The impedance that Tesla coils need to drive to get good sparks.
The dynamic impedance of the output sparks.

        We are very close to being able to design Tesla coils "on paper" to
produce the sparks we want efficiently.  I believe, within a year or so, the
last remaining problems will be pretty much solved.  When they are, a
computer could build and test more coils overnight virtually than we all
could build in our lifetimes.  BTW my latest models use 14th order
differential equations.  Of course, the computer does all the work but those
equations could be printed out with a few days work and a ream of paper. :-)

        I certainly do not mean to disregard the excellent work you and
others have done in collecting Tesla coil data.  For a long time it was all
we had.  However, the "era of mystery" surrounding Tesla coils is quickly
coming to an end.  We have, after all, been working on it for almost 100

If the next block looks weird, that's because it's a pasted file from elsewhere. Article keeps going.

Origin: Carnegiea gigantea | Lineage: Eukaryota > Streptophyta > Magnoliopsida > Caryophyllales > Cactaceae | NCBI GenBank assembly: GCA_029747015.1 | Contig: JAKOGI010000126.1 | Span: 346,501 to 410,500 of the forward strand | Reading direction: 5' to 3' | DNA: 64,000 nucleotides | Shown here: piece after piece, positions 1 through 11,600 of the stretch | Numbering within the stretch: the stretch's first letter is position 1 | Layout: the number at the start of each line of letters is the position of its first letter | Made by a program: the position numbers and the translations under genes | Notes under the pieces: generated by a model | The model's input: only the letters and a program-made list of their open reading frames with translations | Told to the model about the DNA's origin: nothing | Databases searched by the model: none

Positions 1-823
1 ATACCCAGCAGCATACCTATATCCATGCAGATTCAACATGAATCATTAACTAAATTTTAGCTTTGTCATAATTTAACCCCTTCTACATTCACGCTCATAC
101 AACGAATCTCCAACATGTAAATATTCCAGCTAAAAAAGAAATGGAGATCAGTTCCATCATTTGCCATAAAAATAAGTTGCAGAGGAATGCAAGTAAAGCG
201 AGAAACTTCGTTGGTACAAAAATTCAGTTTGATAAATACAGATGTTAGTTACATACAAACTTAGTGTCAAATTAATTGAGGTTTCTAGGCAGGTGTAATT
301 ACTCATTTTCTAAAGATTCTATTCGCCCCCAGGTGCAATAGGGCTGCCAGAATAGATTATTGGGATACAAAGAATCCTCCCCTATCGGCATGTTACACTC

years now!

BTW  Now that the theory of standing waves (1/4 waves) in Tesla coils is
falling apart.  I couldn't help noticing that your series of books are the
only ones I have that don't have 1/4 wave theory all through them.  I'll
keep yours! :-)
        I hate to think how many countless days have gone into trying to
figure out why Tesla coils don't match those theories well.  I, like most
others on this list, struggled for years on standing wave theory and never
could figure out why it never was quite right for Tesla coils.  At least
Tesla, who started it, had the same fun we all did with it. :-)  


        Terry Fritz


>From:  John H. Couture [SMTP:couturejh-at-worldnet.att-dot-net]
>  Jim, All -
>  Determining the optimum parameters for a Tesla coil is certainly a
>challenge. But why do it the hard (or impossible) way? The Corum's in their
>writings have shown the fourth order differential equations for Tesla coils.
>But this is a long way from ending up with a spark length output.
>  Tesla coil design is empirical meaning both theory and test results are
>required. We have the theoretical equations and can find the empirical
>equations based on tests. Why not set up some typical TC input parameters